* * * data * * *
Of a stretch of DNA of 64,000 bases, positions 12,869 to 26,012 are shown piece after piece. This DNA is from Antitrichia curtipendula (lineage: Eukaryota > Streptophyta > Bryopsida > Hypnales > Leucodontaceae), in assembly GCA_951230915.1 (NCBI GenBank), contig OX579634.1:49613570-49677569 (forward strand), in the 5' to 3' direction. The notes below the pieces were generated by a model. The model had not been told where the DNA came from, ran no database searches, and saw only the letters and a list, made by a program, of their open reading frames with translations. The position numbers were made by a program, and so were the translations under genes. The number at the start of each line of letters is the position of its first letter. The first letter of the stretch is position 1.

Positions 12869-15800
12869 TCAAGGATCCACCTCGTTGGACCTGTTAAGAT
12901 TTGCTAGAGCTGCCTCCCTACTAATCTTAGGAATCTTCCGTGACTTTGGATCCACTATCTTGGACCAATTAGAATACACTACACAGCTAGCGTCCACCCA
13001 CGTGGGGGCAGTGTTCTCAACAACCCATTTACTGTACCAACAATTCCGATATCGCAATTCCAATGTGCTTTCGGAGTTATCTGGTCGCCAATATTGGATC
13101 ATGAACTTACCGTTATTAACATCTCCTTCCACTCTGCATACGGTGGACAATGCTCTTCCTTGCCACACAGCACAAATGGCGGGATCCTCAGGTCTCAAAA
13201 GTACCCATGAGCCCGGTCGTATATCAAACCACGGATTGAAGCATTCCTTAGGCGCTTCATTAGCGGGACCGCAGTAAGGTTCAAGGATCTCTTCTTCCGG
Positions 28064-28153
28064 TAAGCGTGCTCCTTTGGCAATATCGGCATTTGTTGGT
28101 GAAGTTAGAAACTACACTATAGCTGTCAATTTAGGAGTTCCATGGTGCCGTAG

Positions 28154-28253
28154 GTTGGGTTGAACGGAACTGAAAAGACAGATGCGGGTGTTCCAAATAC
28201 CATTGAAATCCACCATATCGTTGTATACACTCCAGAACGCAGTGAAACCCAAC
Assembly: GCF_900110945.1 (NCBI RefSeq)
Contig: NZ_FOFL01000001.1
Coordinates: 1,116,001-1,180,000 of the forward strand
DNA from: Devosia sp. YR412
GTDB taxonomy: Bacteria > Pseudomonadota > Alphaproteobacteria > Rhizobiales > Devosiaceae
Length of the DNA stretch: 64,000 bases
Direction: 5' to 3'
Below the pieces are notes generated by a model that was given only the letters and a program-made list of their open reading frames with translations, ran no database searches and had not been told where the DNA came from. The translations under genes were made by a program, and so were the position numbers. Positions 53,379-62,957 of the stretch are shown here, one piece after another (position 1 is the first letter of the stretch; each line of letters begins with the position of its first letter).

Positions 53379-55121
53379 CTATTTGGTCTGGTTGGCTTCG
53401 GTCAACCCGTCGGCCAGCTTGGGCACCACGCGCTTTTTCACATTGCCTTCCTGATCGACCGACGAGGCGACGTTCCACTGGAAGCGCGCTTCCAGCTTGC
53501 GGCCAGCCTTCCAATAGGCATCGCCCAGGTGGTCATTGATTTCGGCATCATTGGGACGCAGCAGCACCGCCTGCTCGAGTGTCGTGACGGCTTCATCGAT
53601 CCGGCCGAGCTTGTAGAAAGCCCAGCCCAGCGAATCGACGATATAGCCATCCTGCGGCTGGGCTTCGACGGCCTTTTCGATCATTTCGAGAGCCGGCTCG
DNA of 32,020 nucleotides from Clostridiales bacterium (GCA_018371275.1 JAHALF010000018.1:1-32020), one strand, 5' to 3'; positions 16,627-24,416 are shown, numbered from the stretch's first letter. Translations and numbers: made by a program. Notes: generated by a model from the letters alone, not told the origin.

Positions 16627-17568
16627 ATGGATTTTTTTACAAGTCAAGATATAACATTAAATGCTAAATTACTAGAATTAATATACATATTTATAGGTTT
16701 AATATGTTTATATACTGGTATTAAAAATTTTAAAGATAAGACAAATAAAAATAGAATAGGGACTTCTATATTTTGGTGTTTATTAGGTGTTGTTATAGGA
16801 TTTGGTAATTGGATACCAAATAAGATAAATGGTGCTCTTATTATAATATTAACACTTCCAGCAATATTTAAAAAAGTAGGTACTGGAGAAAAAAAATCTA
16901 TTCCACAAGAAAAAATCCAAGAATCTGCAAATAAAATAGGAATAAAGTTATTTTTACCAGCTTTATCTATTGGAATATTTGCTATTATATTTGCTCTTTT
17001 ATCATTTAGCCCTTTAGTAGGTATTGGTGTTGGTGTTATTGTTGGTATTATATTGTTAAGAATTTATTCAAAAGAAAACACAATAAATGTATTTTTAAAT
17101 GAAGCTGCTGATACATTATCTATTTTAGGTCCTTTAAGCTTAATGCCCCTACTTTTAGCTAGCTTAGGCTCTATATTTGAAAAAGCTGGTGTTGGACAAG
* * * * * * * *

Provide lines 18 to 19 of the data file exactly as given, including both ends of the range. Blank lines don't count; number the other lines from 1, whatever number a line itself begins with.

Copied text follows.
GTDB taxonomy: Bacteria > Pseudomonadota > Alphaproteobacteria > Rhizobiales > Devosiaceae
Length of the DNA stretch: 64,000 bases